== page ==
“He just scheduled another hour long meeting with 20+ people to talk about nothing.”

“He asked for 5 minutes of my time, and he ended up talking for an hour!”

“I already gave him this information. I don’t know why he’s asking me again and again.”

“He always wants something from me. I don’t know what he’s done for me in return.”

To avoid being that guy, here are some ways to increase your likelihood that people would want to work with you.

1. Cherish people’s time

We are all busy. For people to pay attention to you, you are competing with a zillion things – emails, unfinished work, phone calls, meetings, urgent matters, instant messages, and (potentially more important) people. It’s more likely that people will pay attention to you if they know you respect their time.

A. Understand clearly what you need and what they can offer

I think the key to respecting people’s time is to first clearly understand what you need from engaging them. Instead of approaching someone with a vague question, think carefully beforehand so that you can ask them very specific and pointed questions which are relevant to their function / expertise.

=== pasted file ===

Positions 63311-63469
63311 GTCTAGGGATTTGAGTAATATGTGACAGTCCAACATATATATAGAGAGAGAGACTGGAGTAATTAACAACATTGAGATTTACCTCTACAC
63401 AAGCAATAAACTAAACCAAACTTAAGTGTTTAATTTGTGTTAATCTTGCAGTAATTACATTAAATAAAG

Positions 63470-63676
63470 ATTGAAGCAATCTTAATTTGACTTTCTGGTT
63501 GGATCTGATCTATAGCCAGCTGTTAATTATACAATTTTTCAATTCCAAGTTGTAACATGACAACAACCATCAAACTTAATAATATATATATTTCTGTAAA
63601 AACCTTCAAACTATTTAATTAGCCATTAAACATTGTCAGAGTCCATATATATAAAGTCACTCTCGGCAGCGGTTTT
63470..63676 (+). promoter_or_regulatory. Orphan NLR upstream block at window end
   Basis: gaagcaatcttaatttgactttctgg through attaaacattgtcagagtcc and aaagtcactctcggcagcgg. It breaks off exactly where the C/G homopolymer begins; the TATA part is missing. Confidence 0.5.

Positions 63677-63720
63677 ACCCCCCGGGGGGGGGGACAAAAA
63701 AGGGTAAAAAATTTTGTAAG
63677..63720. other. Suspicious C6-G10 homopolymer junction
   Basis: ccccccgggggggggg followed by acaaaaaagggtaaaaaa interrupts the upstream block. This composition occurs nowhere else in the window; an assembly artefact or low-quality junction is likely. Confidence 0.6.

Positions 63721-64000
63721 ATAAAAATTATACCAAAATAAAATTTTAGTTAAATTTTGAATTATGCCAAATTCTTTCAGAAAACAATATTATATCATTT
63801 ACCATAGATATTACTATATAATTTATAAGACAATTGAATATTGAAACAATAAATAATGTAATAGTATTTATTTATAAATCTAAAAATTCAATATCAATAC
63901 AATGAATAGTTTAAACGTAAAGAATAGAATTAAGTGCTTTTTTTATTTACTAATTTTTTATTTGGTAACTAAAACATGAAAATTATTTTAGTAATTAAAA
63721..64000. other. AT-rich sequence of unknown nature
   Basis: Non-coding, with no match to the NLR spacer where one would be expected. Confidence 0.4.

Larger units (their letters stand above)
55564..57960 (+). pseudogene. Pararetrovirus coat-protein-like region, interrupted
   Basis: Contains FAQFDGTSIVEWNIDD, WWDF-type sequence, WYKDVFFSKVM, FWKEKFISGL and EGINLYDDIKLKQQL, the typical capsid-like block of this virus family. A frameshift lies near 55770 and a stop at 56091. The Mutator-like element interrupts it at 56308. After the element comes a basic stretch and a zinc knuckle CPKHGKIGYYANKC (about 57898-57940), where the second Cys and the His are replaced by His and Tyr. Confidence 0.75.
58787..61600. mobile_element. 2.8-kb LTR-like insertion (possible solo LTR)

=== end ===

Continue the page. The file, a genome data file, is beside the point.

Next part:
B. Do prep work to save time

People hate giving you information that they know you have or that is widely available. If you have questions to ask someone, be sure to check first whether you have this information on hand. Additionally, be sure to get background information before you approach someone. This will save both of you some time.

C. Select an appropriate mode of communication